They have further warned that genetic testing could be problematic where genes are identified before therapies exist, meaning that people could be told that they have a risk of developing an illness, but with no options to treat it.

There are also fears that testing will fuel the fledgling commercial market for genetic testing and that people will not receive the counselling required to react to a positive result for an illness. /V
'"/>




Related medicine news :

1. Scientists plan human cloning clinic in the United States
2. Scientists found ancient Human Germ Killer
3. Scientists locate key hormone involved in appetite control
4. Scientists open the book of life
5. Scientists review SARS
6. Scientists crack dengue fever puzzle
7. Scientists push to lower hidden sodium in food
8. Indian Scientists Make Wide-Ranging Analysis And Annotation Of X Chromosome
9. Scientists have found effective brain regions for deep brain stimulation for Parkinson’s
10. Scientists reveal the secrets of sarcasm
11. Scientists Unveil Mechanism Behind Resistance to Severe Malaria
Post Your Comments:
*Name:
*Comment:
*Email:


(Date:2/5/2016)... ... ... After years as an active staff surgeon and having served as the director ... transitioned to chief of the Division of Plastic Surgery at what is now known ... began a second three-year term in January of 2016. , The original selection was ...
(Date:2/5/2016)... , ... February 05, 2016 , ... Regular gym users ... themselves having to wait longer to access the treadmills. It’s a predictable trend. After ... to lose weight and get in shape by joining gyms, starting new walking or ...
(Date:2/5/2016)... ... February 05, 2016 , ... Dr. Justin Scott and Dr. ... Annual No Cost Dental Day to individuals in need. The event is scheduled to ... No Cost Dental Day is to provide dental care to community members in need. ...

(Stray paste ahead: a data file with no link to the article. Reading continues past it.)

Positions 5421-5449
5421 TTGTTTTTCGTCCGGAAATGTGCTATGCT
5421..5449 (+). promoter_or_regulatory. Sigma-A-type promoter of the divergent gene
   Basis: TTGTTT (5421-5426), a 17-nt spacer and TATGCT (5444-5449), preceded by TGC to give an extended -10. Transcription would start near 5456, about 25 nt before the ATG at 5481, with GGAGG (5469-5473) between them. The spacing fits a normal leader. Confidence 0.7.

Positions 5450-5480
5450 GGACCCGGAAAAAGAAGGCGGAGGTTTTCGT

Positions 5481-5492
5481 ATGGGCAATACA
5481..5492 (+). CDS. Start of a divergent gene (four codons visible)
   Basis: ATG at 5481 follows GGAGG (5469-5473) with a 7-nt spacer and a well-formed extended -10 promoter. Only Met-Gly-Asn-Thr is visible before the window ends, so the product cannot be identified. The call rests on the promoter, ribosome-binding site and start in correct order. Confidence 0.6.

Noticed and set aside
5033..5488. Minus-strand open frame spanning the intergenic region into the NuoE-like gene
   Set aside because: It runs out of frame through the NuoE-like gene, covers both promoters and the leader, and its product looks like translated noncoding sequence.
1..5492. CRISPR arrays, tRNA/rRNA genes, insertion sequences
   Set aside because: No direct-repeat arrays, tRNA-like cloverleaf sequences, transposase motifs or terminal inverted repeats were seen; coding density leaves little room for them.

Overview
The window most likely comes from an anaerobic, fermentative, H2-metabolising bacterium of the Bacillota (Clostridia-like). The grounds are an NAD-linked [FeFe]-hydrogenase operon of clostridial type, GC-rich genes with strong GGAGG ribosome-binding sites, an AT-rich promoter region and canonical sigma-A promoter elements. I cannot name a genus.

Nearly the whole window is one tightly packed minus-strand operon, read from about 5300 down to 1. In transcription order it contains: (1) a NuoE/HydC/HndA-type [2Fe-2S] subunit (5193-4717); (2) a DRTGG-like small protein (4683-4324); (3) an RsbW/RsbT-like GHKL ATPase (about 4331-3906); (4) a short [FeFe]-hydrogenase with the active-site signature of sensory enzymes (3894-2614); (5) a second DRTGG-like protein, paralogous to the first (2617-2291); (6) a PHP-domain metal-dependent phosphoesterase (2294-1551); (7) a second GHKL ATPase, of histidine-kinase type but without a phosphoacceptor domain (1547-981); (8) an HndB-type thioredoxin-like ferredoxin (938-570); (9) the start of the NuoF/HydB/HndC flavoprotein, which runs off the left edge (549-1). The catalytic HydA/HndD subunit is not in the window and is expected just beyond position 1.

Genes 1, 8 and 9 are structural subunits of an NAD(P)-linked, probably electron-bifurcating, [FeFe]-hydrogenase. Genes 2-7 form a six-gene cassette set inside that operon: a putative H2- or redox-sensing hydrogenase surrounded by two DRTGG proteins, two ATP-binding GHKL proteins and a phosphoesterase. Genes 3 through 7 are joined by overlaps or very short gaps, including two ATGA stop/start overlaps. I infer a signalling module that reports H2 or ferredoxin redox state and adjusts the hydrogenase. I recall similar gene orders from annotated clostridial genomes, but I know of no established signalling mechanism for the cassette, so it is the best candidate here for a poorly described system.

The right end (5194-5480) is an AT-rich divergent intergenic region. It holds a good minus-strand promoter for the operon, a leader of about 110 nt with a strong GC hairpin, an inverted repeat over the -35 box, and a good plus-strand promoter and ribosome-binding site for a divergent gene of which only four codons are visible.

(Date:2/5/2016)... ... 05, 2016 , ... Health and wellness is a topic that should concern ... they are experiencing an illness. Migraines are a severe form of a headache and ... would not wish the pain on their worst enemy, the feeling can last for ...
(Date:2/5/2016)... ... 05, 2016 , ... –This week, Atascadero water heater company First Call ... heater. To view the report, click here or see below. , ... their pros and cons, the type chosen is almost entirely up to personal preference. ...
Breaking Medicine News(10 mins):
(Date:2/4/2016)... , Feb. 4, 2016 Frontier Pharma: ... Commercializing First-in-Class Innovation Chronic Obstructive ... with chronic inflammation of the airways and lungs. ... symptoms make the disease one of the leading ... death in the world. COPD is linked to ...
(Date:2/4/2016)... COLUMBUS, Ohio, Feb. 4, 2016 Mettler-Toledo International ... results for 2015.  Provided below are the highlights: ... the quarter compared with the prior year.  Reported sales ... in the quarter. , Net earnings per diluted ... in the prior- year period.  Adjusted EPS was $4.65, ...
(Date:2/4/2016)... 4, 2016 In response to the opioid abuse ... Commissioner for Medical Products and Tobacco, along with other FDA ... agency,s approach to opioid medications. The plan will focus on ... in pain access to effective relief. ... , Re-examine the risk-benefit paradigm for opioids and ensure that ...
Breaking Medicine Technology: